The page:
Orphan girl overcomes all odds to graduate high school with honors, now attending nursing college; 10 girls graduate from trafficking rehabilitation home to start new businesses

September 15, 2018

Orphan girl overcomes all odds to graduate high school with honors, now attending nursing college; 10 girls graduate from trafficking rehabilitation home to start new businesses

Photo: These girls are happy to have graduated from their skill development coursework in which they became proficient in many skills such as tailoring.

We are happy to report that in June one of our orphans, 17-year-old Laayra,* graduated from our orphan home in Nepal with some of the highest exam scores of all 26 children in her 10th grade class. Then she was accepted to nursing school, placing 9th out of 130 applicants for the incoming class, and received a scholarship our donors provided to cover her tuition fees. Laayra’s first semester of nursing school began this month and she will study there for 3 years with the goal of obtaining her Bachelor of Nursing Science degree. We previously shared Laayra’s life story where she said, “I am trying my best to study hard and be a good leader in the future. I am in the 10th grade now and I am praying to God that I can study science in 2 years. My aim is to be a nurse. So, everything is up to God.” It is an immense blessing to see one of our orphan’s hopes and dreams fulfilled.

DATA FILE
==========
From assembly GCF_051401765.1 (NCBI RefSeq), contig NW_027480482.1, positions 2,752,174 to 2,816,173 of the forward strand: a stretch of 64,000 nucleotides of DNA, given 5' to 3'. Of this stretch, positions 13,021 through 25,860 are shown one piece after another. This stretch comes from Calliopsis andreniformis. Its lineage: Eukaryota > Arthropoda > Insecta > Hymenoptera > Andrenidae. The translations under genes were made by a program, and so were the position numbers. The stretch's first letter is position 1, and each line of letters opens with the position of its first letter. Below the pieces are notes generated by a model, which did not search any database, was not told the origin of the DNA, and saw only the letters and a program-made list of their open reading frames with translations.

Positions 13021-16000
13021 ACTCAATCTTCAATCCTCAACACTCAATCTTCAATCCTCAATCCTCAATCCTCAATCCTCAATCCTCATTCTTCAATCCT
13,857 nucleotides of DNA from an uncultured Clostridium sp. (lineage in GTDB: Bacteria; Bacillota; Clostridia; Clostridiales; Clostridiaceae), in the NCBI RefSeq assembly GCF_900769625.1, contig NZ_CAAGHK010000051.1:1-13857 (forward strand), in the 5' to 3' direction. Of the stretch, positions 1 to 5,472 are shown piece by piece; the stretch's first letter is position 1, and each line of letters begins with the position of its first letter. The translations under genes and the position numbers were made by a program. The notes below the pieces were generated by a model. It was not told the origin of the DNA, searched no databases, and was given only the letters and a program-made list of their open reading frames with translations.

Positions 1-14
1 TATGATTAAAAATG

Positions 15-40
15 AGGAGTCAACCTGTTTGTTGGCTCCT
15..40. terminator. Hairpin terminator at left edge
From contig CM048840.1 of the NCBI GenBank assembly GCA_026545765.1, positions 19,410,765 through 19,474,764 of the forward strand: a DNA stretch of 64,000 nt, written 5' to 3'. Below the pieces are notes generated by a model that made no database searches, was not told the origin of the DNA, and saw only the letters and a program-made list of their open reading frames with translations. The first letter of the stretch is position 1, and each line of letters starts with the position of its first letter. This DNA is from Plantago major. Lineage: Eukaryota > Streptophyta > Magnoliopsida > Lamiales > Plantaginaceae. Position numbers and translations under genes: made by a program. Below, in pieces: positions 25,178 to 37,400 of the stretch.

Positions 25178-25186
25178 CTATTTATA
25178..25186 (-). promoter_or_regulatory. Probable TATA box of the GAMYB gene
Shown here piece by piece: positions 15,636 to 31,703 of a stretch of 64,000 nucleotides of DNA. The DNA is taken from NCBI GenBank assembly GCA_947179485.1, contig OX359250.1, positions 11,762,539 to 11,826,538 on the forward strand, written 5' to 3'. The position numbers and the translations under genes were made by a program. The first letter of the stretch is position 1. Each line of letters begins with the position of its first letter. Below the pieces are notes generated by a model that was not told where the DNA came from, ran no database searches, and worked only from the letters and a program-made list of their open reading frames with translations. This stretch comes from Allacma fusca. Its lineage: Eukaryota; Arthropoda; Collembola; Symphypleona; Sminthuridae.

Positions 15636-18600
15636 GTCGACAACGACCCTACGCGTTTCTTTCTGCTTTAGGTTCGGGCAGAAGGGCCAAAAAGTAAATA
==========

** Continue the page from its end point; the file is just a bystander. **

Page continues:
Our Founder and Executive Director, Kirby Trapolino, was in Nepal recently to visit our rehabilitation home and this is what he had to say about his time leading a special class for the girls: "I had the honor of teaching an art therapy workshop to the girls at the She Has Hope home in Nepal. The various colors I gave them to work with each represented a different emotion of either Love, Fear, Anger, Sadness, Joy, Disgust, Shame, Compassion, or Trust. Their explanations of their drawings, while of course a bit timid for young women aged 16-19, were indeed quite profound. And you could see that they were connecting deeply to each other as they went around and explained the meanings of their art to their course mates, not to mention the joy you could see in their faces! I'm sold on art therapy."

In other good news, 10 girls graduated from our Nepal rehabilitation home this month after scoring well on their sewing and knitting exams, thus completing their skill development coursework. They were very proud to receive graduation certificates, a major accomplishment, and our native team held a celebration party for the girls where they enjoyed singing and dancing. To further celebrate, the girls had dinner at a local Chinese restaurant — they enjoyed delicious food, and they had fun talking with each other and taking selfies. Now the girls are planning to start their own tailoring businesses with the skills they have learned at our rehabilitation home. Our field director reports: “All the girls are thankful to She Has Hope for the spiritual support, prayer support, and financial support.”